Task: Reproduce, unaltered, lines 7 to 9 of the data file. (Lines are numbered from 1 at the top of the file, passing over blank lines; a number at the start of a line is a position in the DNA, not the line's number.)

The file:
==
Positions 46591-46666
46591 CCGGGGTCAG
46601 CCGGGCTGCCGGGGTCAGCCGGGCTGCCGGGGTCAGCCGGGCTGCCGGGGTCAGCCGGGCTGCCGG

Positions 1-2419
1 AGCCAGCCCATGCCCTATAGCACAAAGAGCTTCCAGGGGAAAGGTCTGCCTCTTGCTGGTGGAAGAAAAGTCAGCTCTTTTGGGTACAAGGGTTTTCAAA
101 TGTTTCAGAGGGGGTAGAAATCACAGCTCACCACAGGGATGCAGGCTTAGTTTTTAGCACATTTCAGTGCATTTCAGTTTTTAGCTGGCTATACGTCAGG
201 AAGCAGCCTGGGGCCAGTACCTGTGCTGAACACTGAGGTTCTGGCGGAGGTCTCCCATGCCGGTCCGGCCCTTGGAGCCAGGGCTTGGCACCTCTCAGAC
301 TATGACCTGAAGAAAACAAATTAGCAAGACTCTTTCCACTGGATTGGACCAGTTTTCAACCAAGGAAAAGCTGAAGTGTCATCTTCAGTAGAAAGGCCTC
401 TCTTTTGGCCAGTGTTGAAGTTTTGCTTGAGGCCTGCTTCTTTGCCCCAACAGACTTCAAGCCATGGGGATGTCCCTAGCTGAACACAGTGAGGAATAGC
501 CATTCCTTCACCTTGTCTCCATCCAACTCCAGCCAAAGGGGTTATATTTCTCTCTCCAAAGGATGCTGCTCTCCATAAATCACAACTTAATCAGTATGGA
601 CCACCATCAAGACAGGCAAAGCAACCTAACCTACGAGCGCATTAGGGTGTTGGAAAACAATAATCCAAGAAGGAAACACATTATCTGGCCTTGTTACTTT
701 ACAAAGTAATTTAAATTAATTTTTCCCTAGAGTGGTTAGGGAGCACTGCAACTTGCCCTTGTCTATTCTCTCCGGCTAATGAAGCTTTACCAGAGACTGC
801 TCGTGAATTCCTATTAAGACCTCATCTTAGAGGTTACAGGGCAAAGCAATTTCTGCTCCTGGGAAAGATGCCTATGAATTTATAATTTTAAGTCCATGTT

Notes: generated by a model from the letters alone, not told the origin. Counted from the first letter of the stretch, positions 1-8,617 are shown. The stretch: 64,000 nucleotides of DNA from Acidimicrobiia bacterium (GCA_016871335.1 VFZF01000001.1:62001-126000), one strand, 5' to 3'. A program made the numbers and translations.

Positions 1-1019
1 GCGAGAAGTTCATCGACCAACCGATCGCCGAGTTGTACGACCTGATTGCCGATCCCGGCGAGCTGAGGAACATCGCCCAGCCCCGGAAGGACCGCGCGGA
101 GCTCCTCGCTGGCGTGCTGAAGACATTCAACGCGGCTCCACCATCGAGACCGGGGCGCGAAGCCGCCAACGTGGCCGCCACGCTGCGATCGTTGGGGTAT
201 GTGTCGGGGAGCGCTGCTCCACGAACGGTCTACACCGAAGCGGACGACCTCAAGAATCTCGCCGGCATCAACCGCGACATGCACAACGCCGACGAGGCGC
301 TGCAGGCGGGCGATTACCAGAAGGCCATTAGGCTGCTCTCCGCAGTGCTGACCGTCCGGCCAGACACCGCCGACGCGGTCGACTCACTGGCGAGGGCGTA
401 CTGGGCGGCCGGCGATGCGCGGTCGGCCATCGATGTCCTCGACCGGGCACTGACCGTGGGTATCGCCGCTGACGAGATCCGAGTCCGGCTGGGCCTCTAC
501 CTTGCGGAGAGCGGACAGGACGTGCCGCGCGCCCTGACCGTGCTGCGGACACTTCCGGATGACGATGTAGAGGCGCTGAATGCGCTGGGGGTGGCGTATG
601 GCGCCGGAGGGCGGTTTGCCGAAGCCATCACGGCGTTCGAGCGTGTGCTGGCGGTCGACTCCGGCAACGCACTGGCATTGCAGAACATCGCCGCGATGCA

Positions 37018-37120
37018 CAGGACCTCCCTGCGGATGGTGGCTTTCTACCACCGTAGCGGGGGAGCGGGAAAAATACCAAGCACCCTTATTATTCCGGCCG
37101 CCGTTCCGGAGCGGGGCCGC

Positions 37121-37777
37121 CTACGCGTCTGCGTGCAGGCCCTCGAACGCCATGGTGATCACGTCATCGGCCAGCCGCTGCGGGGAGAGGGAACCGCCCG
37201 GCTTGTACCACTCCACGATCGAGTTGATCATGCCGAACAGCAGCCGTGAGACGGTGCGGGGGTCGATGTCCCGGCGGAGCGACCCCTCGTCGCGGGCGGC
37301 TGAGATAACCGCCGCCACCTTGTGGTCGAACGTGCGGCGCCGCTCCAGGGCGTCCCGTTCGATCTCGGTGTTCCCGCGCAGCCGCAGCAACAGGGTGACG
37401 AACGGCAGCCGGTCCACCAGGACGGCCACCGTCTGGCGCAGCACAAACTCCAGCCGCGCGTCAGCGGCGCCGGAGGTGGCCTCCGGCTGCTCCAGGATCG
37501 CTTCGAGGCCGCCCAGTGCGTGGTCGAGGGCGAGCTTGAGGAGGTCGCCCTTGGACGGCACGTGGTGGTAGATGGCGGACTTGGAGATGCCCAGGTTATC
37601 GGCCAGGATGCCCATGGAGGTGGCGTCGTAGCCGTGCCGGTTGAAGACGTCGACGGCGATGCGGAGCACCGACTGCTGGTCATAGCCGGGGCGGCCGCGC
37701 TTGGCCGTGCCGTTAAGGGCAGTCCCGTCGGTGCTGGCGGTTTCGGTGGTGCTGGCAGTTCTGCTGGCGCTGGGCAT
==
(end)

201 AAGCAGCCTGGGGCCAGTACCTGTGCTGAACACTGAGGTTCTGGCGGAGGTCTCCCATGCCGGTCCGGCCCTTGGAGCCAGGGCTTGGCACCTCTCAGAC
301 TATGACCTGAAGAAAACAAATTAGCAAGACTCTTTCCACTGGATTGGACCAGTTTTCAACCAAGGAAAAGCTGAAGTGTCATCTTCAGTAGAAAGGCCTC
401 TCTTTTGGCCAGTGTTGAAGTTTTGCTTGAGGCCTGCTTCTTTGCCCCAACAGACTTCAAGCCATGGGGATGTCCCTAGCTGAACACAGTGAGGAATAGC